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When this live album was recorded Dio was into his sixtieth year, his performance is great especially since he is so old and still touring like a mad man, but his voice isn't in top form on all the songs. Evil Or Divine: Live in New York while being quite good especially for a live album doesn’t really have any songs that haven’t been on previous compilations or live albums by Dio except for some newer material from Magica and Killing the Dragon. The production is top notch and really makes this album shine, and the rest of the members are on the top of their game as well. Many of Dio’s more speed metal oriented songs on here are even faster live especially We Rock.
The problems with this album sadly are partly because of Dio while for the most part he does these classics justice, you can tell his voice isn’t what it used to be. Again the track listing is also a flaw the Rainbow and Black Sabbath songs have been played live enough and it would have been better if he pulled out some more classic Dio songs. King of Rock and Roll, Strange Highways, Lock Up The Wolves, and Sacred Heart are just some of Dio’s classics that I would have enjoyed much more on this album. Another problem is that Evil Or Divine relies too much on material from Killing The Dragon which was a disappointing release, and worse not even the best songs off that album are even present. Unfortunately the main reason why Evil Or Divine relies so heavily on Killing The Dragon because this album was recorded from that tour.
The album highlight is certainly Doug Aldrich’s excellent 9 minute solo which has multiple styles like blues, shred, classic metal, and even a hint of neo-classical metal throughout its duration. Overall a great live album that is quite enjoyable to listen to. The best songs are Egypt/Children of the Sea (A great mix of both songs), Don’t Talk to Strangers, the Guitar Solo, and We Rock. I recommend this album to fans of Dio and any fan of classic metal looking for a good live album.
-6 points Dio’s somewhat erratic performance
-7 Track listing could have been much better
-7 Relies too much on material from Killing The Dragon
The year was 2003 and Dio had been riding high on the waves of a Metal Renaissance that began in Europe and has gradually been working its way into the states. The subsequent tour following the successful and musically inspired album “Killing the Dragon” yielded an amazing set of performances, one of which I was lucky enough to personally witness from the 12th row at the Star Lake Pavilion in Pittsburg where they Co-Headlined with the Scorpions and Deep Purple (the last tour with Jon Lord on the keys I might add). For those of you who didn’t manage to catch any of those shows, this DVD is a good substitute for the original experience, though obviously not quite as exhilarating.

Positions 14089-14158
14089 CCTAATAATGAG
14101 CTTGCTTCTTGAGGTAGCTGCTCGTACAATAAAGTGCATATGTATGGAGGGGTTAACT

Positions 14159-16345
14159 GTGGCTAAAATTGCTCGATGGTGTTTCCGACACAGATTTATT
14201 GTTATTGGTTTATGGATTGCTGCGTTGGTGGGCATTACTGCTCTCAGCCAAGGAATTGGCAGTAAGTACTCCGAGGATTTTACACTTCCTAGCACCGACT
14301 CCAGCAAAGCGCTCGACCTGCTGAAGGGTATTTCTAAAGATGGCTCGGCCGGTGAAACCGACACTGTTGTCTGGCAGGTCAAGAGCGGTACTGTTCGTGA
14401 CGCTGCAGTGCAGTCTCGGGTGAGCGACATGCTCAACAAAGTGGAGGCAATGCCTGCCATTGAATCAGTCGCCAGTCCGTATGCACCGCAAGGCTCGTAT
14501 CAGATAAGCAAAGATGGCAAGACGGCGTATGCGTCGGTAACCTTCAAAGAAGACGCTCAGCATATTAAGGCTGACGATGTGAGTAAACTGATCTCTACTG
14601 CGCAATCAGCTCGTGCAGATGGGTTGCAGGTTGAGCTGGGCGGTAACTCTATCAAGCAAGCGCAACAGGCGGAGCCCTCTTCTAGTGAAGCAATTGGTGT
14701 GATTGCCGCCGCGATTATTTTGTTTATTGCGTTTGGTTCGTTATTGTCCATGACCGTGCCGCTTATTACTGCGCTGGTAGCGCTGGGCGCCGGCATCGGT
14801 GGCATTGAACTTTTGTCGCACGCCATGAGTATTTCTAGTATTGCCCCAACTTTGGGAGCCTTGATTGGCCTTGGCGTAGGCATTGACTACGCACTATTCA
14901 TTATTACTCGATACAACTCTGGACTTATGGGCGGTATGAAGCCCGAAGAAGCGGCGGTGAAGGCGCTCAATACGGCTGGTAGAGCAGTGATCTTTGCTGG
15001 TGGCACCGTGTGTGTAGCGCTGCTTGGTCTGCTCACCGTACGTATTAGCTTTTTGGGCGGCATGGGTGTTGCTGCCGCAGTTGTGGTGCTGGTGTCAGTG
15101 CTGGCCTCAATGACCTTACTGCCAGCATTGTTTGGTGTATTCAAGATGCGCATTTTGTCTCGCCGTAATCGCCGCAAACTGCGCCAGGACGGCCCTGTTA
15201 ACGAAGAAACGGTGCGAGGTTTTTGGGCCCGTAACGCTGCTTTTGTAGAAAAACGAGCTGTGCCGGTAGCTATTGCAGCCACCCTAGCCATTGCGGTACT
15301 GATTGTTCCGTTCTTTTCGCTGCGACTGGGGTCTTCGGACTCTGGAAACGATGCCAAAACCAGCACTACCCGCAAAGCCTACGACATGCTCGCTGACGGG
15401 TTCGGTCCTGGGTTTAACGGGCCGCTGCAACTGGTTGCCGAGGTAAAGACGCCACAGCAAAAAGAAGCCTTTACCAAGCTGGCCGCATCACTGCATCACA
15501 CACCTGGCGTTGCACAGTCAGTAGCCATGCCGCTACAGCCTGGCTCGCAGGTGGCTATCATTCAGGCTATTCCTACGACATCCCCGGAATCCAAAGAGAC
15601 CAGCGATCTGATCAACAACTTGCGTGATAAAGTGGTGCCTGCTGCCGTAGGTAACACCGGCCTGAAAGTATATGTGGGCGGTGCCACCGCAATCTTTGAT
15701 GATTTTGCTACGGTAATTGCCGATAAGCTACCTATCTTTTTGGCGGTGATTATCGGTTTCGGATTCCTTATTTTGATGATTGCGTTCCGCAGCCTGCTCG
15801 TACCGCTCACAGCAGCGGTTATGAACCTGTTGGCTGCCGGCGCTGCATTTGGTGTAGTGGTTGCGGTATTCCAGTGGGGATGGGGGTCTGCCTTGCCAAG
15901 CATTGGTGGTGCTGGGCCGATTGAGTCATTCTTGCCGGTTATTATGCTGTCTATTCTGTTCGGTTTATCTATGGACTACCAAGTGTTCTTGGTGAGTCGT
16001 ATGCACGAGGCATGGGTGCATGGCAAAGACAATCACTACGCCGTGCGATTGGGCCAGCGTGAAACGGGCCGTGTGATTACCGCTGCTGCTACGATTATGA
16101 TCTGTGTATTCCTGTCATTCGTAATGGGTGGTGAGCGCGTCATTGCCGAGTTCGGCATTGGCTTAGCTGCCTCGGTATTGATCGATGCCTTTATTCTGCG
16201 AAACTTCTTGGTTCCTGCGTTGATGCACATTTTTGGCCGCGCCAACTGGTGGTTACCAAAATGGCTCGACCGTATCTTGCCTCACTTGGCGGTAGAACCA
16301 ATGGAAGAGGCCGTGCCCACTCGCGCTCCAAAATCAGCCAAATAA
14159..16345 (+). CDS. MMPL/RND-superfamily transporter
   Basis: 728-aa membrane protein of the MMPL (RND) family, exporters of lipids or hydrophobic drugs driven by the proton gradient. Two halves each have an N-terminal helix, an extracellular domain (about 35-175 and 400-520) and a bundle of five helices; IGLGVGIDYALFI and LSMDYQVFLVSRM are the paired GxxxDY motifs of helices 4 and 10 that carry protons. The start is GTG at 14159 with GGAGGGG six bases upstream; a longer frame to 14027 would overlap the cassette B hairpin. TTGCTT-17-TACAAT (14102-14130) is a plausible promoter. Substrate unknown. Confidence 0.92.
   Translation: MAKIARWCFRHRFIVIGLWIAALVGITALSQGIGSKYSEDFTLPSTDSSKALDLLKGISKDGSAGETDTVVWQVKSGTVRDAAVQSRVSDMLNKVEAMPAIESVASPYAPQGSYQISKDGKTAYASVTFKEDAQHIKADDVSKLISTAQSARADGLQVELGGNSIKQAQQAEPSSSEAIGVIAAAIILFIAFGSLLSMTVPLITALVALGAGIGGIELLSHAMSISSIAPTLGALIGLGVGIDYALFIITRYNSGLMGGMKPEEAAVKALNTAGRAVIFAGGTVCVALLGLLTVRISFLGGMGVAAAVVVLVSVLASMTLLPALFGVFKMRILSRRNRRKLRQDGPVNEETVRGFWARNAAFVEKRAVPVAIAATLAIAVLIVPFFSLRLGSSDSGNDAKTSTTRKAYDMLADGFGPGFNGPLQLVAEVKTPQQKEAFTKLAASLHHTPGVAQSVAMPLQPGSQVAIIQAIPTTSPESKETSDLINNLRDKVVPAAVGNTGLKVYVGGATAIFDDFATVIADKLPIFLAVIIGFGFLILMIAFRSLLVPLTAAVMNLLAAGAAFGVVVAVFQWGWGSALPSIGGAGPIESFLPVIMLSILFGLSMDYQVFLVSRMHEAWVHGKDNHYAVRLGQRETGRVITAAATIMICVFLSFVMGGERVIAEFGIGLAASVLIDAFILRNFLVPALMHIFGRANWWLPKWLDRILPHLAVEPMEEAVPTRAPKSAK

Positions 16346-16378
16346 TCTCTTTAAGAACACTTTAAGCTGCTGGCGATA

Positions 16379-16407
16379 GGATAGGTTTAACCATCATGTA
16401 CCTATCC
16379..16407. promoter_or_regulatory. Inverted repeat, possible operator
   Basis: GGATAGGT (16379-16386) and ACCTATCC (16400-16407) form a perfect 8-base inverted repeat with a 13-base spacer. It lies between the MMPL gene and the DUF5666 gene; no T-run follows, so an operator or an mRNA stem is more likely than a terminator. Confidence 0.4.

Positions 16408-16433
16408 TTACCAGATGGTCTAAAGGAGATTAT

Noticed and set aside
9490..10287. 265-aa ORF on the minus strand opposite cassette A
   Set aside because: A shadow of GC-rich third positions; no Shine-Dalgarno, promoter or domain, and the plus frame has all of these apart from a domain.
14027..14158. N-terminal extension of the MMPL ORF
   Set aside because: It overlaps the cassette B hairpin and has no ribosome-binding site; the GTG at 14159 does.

One of the advantages that Ronnie Dio had on this tour over previous ones is that he had the most technically and musically proficient set of musicians behind him ever. Bassist Jimmy Bain holds the bottom of the arrangement strongly, as he has consistently done since he and Dio began their collaboration in Rainbow. Drummer Simon Wright puts on a hell of a technical display during his allotted solo time, making one wonder how he managed to keep those insanely simple beats when in AC/DC without having a breakdown. Scott Warren proves apt to the task of playing all keyboard parts previously handled by the likes of Jens Johansen and Claude Schnell. But the true technical wizard of the bunch proves to be Doug Aldrich, whose interpretations of the various solos coined by Dio’s previous collaborators is rivaled only by his amazingly varied display during his own solo sections, hitting upon such contrasting styles as Classical, Rock, Jazz, and Blues.
The collection of songs on here draw from nearly every era of Dio’s solo career except one, the Tracey G years, which is fitting as any metal artist would rather forget the era that those songs were written in, regardless to how good or bad each one was. The classics such as “Holy Diver”, “We Rock” and “Rainbow in the Dark” are all handled well, though “The Last in Line” steals the show as always. The Magica material is done mostly well, although Doug’s interpretation of the main riff to “Fever Dreams” is a little bit sloppy. The newer material is in good order, “Rock and Roll” being the highlight as it contains a brilliant aside on free speech by Ronnie before it gets started, as well as a stellar vocal performance.